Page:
By Oliver Engel | Blogger | SQ Online (2013-2014)
One of the most mysterious and fascinating problems we encounter in science is the issue of intelligence. We desperately try to quantify this abstract concept, through testing, experiments, and other processes that have generated a lot of debate about how we should go about explaining and understanding its nature. But new research has found that there is perhaps an underlying factor that makes intelligence what it is, something that transcends traditional neuroscience and looks to computer science and engineering for an explanation.
First, let’s look at what we know about intelligence: intelligence is a force that leads a system towards the most desirable outcome, which consequently means that the system must generate the most variation in outcomes. This is because as the availability of future options is expanded, there is a greater possibility that the most optimal future will become accessible. We apply a similar concept in mathematics, such as using gradients to determine the direction of maximum change in a multivariable function, or in engineering and design to optimize materials and cost efficiency. The force (F) of intelligence (or the force that drives an intelligent system to the most optimal future) is therefore a function of two main components: T, or the resources available for use by a system, and Sτ, where S is the possible freedom of action attainable given a time horizon τ. Assembling these components results in the overall function F = T ∇ Sτ. Physics database has a more in-depth deconstruction of the equation here.
Now, since we’re all biology majors, this equation should make a lot of sense in regards to biological systems. Organisms survive and flourish when their intelligence, in our sense of the concept, is maximized. And this, in turn, requires resources and freedom over a given period of time, just as the equation predicts. If the organism lacks resources—food, water, shelter—or the freedom of possible actions, such as the ability to migrate or reproduce, it will die without passing along its genetic information, the ultimate goal of all life.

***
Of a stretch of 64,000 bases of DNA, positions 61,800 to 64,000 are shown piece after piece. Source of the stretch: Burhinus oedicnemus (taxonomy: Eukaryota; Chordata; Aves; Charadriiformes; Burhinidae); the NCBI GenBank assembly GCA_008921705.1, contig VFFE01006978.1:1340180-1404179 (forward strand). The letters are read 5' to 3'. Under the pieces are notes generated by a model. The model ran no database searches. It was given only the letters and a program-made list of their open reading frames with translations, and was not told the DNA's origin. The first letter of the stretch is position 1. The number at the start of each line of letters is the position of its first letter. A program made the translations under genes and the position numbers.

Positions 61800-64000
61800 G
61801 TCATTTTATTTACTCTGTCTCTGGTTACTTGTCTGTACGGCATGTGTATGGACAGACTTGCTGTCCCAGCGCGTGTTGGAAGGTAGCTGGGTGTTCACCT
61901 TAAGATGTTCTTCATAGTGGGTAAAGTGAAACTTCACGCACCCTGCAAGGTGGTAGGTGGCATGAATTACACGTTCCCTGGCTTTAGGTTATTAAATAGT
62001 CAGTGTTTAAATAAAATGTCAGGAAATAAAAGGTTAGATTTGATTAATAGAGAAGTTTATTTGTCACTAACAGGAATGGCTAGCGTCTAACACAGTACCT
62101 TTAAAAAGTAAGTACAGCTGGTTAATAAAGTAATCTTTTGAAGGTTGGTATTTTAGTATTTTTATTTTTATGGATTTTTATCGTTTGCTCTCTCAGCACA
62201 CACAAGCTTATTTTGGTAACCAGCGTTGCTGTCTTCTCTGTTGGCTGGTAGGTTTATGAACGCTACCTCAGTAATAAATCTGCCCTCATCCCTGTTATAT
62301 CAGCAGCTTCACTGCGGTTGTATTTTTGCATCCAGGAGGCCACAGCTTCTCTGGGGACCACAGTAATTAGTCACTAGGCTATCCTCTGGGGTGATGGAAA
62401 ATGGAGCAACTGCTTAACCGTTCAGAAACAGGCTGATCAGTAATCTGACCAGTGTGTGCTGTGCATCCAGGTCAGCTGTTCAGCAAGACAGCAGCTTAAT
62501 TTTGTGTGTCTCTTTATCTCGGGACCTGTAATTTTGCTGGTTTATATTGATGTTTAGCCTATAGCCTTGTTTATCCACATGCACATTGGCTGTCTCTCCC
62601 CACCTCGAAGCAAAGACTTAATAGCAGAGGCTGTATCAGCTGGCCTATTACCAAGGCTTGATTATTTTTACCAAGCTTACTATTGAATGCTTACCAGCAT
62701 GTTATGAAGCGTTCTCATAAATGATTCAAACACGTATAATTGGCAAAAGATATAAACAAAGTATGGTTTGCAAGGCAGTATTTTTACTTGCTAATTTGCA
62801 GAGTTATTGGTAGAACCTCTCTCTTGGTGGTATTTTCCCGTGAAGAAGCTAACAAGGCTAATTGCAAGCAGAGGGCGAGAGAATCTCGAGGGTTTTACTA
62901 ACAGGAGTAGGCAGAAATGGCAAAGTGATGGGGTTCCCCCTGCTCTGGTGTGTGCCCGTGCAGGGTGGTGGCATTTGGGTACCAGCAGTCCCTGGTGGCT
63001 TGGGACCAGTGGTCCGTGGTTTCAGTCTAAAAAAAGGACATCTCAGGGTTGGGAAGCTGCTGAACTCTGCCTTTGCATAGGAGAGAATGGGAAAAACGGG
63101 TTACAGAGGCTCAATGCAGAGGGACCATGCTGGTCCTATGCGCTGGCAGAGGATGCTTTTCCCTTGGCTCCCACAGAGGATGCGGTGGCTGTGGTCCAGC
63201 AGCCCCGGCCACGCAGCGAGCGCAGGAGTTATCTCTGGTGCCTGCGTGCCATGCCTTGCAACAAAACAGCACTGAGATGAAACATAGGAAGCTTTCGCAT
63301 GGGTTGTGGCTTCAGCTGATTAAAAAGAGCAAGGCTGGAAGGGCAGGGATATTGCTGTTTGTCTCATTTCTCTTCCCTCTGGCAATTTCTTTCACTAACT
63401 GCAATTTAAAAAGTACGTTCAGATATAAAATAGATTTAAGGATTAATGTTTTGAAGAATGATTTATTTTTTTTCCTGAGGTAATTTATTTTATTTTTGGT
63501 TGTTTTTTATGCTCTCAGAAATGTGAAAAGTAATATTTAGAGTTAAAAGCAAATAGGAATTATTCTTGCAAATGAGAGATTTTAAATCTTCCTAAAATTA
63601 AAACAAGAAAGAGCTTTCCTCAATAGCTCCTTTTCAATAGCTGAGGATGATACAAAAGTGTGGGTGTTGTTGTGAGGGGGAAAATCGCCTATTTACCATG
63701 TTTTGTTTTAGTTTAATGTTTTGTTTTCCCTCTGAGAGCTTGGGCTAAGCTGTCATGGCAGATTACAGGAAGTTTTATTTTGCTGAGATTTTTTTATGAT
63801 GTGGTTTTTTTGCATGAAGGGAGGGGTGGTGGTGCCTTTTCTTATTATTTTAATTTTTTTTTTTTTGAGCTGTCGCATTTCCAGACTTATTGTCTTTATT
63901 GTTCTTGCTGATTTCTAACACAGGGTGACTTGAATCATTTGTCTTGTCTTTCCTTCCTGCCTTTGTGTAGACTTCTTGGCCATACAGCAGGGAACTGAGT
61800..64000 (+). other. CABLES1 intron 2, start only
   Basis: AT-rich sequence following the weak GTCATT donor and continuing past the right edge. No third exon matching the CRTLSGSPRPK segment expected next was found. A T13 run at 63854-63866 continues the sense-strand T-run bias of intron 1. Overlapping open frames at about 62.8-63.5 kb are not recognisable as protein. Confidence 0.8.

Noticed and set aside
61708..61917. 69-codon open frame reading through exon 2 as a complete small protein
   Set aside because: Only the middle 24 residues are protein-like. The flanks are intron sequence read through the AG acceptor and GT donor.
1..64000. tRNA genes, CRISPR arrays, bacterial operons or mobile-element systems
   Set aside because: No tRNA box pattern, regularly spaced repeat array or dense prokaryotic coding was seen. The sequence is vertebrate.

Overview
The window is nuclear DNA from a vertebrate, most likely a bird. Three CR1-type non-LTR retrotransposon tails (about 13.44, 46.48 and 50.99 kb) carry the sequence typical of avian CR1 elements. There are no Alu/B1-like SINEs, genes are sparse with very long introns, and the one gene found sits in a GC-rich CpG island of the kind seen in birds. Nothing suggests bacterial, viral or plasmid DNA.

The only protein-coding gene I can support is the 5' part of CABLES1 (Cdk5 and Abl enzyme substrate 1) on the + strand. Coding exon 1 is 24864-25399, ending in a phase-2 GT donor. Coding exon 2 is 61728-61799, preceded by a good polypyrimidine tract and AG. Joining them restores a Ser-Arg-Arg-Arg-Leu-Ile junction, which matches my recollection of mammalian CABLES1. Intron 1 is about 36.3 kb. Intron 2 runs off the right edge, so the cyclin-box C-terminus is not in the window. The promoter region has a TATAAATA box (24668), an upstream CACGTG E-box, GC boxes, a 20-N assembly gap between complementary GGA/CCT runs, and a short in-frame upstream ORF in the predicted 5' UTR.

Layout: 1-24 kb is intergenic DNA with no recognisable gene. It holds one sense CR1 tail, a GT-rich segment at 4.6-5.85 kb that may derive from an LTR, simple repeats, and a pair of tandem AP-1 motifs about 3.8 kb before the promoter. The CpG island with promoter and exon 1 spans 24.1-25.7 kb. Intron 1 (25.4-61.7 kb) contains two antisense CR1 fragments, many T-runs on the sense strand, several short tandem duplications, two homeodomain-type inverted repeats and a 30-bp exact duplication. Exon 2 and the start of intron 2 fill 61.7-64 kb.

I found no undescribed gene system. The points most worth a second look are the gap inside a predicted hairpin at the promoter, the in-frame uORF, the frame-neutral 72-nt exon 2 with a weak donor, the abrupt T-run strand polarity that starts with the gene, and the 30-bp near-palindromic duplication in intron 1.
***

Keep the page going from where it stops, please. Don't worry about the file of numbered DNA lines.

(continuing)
But this is something we’ve known for quite some time. And fortunately, our equation for intelligence does much more than reiterate basic Darwinian concepts. Dr. Alex Wissner-Gross, the pioneer of the equation for intelligence, describes many of the fascinating and wide-reaching implementations of the concept in the TED talk below. For example, Wisser-Gross has developed a software engine known as ENTROPICA that utilizes the equation in order to independently, and without external direction, complete complex series of tasks such as maximizing portfolios through stock exchanges, mimicking the tool use of animals, and optimizing complex networks. A brief summary of Wissner-Gross’ findings can be found here.
Perhaps the most interesting application of the equation, at least to biologists like ourselves, is the optimization of complex networks. ENTROPICA mimics behavioral connections between organisms without being programmed to do so, suggesting that the universe intrinsically supports such networks, and thus provides valuable insight into social structures of animals, especially humans. One of these behavioral experiments demonstrates the ability of two animals to work together to pull a rope at the same time in order to be rewarded with food, and multiple others recreate famous studies on animal psychology. This Forbes article expands on such applications of the software and why it is such a significant advancement in the understanding of the universe.
However, it should be noted that this equation for intelligence has been by no means proven to be an absolute property of the universe. Rather, its importance lies in the possible applications of an abstract concept that has been re-tooled as a quantifiable theory and a new lens through which our universe can be understood. And in truth, that’s what pretty much what most of scientific equations do: they relate some phenomena to arbitrary values that we assign and then analyze for patterns.
These advances in computer science and intelligence corroborate the growing importance of computers in regards to studying biological systems. Already in neuroscience and cognitive science, we see that software and computer analysis are emerging as some of the most valuable tools for studying complex processes that were mysteries only decades ago. As scientists-in-training, we need to recognize—and embrace—this sweeping change in how science is conducted. Gone are the days of discrete areas of study: we must now utilize interdisciplinary research and methodology if we wish to further discover and understand the complex and beautiful processes of the universe!